One strike against technology-based artwork is that it’s notoriously difficult to get to work correctly, as was the case with Julius Popp’s Bit.Flow MK2 at the Dogenhaus booth at Volta. Since we’ve been fans of Popp’s previous work, we stopped to talk to the dealer and find out what exactly we weren’t seeing in its fully functioning form.
Popp’s work sits right at the intersection of programming and engineering. He writes programs to scroll the internet for key words that contribute data to his mechanical systems that use materials to illustrate those patterns through ephemeral messages displayed or transmitted via custom-built machines. Amid the tangle of clear tubes on the floor, in theory, a pattern emerges if you’re standing in a certain position in relation to the tubes.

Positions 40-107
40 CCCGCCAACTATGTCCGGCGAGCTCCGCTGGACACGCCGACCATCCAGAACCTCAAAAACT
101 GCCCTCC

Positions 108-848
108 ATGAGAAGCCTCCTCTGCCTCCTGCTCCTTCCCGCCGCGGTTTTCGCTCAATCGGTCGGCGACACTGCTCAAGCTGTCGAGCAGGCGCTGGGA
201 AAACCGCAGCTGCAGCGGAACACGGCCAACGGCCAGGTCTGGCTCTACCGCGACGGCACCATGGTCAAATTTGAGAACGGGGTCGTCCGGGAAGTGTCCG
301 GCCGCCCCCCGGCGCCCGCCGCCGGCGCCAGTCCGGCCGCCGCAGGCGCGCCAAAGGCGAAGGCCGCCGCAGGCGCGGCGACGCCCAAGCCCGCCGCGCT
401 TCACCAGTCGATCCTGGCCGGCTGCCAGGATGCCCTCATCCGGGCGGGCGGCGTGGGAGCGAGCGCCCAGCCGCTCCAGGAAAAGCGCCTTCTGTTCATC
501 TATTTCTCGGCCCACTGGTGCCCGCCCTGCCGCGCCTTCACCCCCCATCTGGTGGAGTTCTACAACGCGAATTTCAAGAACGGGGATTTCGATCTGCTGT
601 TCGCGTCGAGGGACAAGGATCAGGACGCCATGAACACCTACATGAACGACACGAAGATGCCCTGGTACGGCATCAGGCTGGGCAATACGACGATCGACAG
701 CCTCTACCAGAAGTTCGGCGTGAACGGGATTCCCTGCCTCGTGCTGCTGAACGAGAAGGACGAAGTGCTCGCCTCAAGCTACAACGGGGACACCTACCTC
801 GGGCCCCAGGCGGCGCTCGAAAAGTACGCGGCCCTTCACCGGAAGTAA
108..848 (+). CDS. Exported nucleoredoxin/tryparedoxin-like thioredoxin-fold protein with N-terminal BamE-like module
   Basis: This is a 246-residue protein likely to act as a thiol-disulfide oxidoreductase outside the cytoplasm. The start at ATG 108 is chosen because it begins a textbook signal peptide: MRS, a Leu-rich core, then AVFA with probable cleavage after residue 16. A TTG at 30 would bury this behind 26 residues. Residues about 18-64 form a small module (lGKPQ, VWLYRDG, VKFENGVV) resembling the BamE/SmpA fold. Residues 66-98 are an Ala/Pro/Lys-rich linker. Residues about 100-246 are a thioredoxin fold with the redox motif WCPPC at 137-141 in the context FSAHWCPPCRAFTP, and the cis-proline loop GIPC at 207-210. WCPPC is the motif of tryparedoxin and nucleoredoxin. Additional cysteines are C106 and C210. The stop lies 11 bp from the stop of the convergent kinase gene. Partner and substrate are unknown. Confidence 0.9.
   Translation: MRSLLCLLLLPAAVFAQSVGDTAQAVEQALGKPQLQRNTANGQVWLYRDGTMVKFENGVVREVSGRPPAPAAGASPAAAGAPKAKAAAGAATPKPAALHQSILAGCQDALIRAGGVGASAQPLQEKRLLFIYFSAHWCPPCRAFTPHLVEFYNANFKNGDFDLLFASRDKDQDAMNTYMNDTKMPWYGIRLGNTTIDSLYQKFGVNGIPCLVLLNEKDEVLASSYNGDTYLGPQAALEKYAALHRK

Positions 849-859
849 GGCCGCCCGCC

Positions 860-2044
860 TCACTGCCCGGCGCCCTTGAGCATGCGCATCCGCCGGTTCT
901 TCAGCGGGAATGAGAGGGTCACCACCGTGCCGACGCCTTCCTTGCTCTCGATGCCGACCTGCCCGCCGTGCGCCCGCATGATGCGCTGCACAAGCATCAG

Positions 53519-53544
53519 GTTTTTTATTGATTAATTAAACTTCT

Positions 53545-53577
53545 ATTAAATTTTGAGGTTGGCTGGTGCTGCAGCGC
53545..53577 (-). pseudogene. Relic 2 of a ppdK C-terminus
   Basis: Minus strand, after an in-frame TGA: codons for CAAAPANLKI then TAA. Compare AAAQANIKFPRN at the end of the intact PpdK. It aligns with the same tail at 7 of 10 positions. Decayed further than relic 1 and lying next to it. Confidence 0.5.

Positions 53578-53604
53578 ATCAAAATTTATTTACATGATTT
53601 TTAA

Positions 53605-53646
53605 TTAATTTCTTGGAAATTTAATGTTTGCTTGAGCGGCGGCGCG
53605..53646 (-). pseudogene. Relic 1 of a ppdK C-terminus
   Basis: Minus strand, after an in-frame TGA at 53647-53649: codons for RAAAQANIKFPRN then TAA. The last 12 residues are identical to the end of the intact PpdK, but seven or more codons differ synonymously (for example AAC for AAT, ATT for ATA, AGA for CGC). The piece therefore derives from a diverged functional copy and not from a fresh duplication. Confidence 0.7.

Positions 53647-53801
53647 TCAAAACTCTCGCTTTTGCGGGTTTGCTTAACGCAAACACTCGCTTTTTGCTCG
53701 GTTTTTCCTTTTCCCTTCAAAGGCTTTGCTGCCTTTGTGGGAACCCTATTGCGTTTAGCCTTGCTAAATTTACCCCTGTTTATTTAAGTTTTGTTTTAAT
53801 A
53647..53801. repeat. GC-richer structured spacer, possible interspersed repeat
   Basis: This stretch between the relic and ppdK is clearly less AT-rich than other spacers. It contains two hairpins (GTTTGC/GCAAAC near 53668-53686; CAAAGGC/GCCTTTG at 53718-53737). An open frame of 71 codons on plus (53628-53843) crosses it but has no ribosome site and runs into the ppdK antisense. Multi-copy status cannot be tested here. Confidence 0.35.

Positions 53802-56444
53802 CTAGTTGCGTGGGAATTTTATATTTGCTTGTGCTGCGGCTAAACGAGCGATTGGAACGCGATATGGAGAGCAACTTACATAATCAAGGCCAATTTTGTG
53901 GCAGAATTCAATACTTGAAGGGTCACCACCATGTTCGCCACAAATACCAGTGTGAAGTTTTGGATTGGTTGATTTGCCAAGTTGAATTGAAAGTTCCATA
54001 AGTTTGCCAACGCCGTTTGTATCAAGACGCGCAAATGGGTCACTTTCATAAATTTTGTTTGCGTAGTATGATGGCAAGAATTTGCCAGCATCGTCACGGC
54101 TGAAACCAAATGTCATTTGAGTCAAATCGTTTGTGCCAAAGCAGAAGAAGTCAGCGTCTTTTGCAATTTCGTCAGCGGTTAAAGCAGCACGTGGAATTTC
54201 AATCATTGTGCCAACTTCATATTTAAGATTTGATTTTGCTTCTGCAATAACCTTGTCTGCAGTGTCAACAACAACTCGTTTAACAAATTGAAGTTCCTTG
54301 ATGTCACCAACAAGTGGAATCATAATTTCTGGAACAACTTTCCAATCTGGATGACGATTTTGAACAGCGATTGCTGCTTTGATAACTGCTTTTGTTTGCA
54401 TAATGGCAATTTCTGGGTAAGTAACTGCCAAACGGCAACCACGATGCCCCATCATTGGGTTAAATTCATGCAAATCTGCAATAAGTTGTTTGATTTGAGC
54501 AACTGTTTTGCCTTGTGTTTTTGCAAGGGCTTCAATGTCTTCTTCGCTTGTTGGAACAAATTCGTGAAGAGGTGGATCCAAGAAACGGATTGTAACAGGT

The conceptual beauty of Popp’s work is undeniable — from releasing buoys into the ocean that transmit positioning data back to their owners, to droplets of water forming into words as they fall, to tubes that traffic messages from the ether. Yet art is ultimately a visual endeavor, and must present its case to the eyes in order to persuade the mind. If the viewer is left to imagine how something works with the guidance of a weighty statement, she might, in her imagination, greatly improve upon the concept.